This page contains trivia for "Trapped in the Closet". Remember, trivia must be factual, provable, and it is always best to cite your source for not-so-obvious trivia. If you would like to dispute a trivia point, please discuss it in the article comments.
Stan's final lines "Sue me, I dare you!" was an actual in-show threat by the creators who are daring Scientologists to sue them for mocking their 'religion'. The Church of Scientology has a well-known history of suing their critics, including lawsuits in the UK (thus the line "We'll sue you in England!"). Defamation laws in England & Wales are extremely plaintiff-friendly: once a plaintiff has proven that a statement could potentially affect his or her reputation, the defendant must prove the truth of the claim on a balance of probabilities.
In the end credits, every person is shown as John Smith or Jane Smith - another jab at Scientology's litigious nature.
Chef, voiced by Isaac Hayes, does not appear in this episode. Hayes, a Scientologist, left before the planned re-run of this episode, allegedly because of his displeasure with it. His only comments were given by a Scientology spokesperson. At that time, Fox News columnist Roger Friedman reported that the real reason Hayes left was because of an alleged stroke and that he was not in a condition to quit on his own.
The planned re-run of this episode was pulled, according to rumor, because Tom Cruise threatened to pull his support for Mission Impossible III (Comedy Central is part of Viacom, which also owns Paramount Pictures). Comedy Central said that the episode was pulled in order to do a tribute to actor Hayes after his announcement. The episode has since re-aired.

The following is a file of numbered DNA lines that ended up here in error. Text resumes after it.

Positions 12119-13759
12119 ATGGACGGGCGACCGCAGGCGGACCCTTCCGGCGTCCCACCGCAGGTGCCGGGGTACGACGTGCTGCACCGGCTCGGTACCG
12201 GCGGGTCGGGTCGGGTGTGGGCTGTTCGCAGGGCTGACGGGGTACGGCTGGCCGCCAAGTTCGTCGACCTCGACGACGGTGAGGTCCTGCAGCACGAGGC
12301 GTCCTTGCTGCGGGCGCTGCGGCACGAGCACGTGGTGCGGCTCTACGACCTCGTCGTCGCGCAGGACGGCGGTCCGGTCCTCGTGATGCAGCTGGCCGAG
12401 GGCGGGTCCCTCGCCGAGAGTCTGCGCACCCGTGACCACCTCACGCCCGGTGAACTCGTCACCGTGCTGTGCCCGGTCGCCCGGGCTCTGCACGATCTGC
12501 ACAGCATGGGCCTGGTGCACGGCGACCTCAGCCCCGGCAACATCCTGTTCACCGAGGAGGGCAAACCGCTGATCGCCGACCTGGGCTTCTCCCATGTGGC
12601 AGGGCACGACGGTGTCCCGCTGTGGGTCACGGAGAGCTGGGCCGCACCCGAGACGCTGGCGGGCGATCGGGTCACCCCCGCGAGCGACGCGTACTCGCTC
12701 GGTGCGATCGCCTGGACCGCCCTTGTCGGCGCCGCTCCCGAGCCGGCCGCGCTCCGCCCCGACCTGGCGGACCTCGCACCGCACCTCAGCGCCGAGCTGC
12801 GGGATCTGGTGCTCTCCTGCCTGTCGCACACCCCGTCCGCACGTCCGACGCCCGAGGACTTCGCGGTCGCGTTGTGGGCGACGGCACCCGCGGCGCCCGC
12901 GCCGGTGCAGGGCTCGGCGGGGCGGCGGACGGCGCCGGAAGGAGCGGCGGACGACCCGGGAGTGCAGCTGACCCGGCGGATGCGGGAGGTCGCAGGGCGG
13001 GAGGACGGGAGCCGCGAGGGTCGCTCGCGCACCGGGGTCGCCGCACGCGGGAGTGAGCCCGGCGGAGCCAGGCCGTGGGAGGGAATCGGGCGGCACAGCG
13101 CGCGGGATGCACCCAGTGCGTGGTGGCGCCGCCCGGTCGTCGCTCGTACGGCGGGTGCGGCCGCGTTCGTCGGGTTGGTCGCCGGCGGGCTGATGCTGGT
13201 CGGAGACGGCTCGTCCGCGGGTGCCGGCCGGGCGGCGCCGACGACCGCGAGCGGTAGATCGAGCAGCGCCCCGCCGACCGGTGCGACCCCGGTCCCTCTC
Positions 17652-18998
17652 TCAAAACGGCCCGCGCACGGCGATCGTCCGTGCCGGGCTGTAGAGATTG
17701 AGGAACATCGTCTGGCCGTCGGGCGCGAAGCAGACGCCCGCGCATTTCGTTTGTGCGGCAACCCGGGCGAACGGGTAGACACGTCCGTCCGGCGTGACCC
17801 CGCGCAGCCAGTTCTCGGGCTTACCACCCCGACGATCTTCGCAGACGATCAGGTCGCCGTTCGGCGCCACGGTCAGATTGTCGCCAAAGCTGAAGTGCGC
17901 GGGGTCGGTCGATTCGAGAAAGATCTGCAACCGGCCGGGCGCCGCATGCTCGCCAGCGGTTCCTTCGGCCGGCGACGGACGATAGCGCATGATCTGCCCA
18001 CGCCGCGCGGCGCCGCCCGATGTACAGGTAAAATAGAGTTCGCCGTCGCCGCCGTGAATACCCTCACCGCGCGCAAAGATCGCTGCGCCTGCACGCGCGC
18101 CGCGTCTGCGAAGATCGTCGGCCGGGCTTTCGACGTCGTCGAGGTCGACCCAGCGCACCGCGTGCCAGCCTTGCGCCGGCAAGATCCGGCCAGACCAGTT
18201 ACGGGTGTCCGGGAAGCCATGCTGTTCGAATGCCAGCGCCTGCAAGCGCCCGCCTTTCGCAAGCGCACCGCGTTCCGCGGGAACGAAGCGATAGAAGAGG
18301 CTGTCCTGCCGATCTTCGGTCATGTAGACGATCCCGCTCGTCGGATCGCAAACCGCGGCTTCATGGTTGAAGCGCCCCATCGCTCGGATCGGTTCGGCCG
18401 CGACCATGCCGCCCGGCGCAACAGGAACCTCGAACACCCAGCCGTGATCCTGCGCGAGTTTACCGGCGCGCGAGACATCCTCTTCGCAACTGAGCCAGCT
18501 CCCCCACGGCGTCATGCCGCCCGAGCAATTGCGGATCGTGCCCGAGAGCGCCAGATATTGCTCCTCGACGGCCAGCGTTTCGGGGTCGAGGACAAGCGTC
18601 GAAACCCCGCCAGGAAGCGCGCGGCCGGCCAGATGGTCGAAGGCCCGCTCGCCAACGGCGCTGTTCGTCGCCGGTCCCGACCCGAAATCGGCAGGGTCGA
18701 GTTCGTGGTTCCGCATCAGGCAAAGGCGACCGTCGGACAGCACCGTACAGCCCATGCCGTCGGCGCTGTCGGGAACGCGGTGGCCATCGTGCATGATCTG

One of the aliens seen being frozen by Xenu is a Marklar.
At the beginning of this episode, one can see a sign that reads "Twin Pines Plaza", this may be a reference to the "Twin Pines Mall" from Back to the Future.
The 'personality test' given to Stan is made up of 'Barnum Statements'. These are statements that are deliberately designed to be as general as possible but appear to be incredibly specific to the person reading them. These are frequently used in superstitious fields such as astrology or fortune telling.
Surprisingly, South Park makes the real Xenu story less ridiculous! Eliminating the attempted overthrowing, the fake tax interpretations, the dose of alcohol and glycerol, the electronic wave traps, and the fate of Xenu afterwards. In fact, some scientologists don't even believe that the Xenu story is real.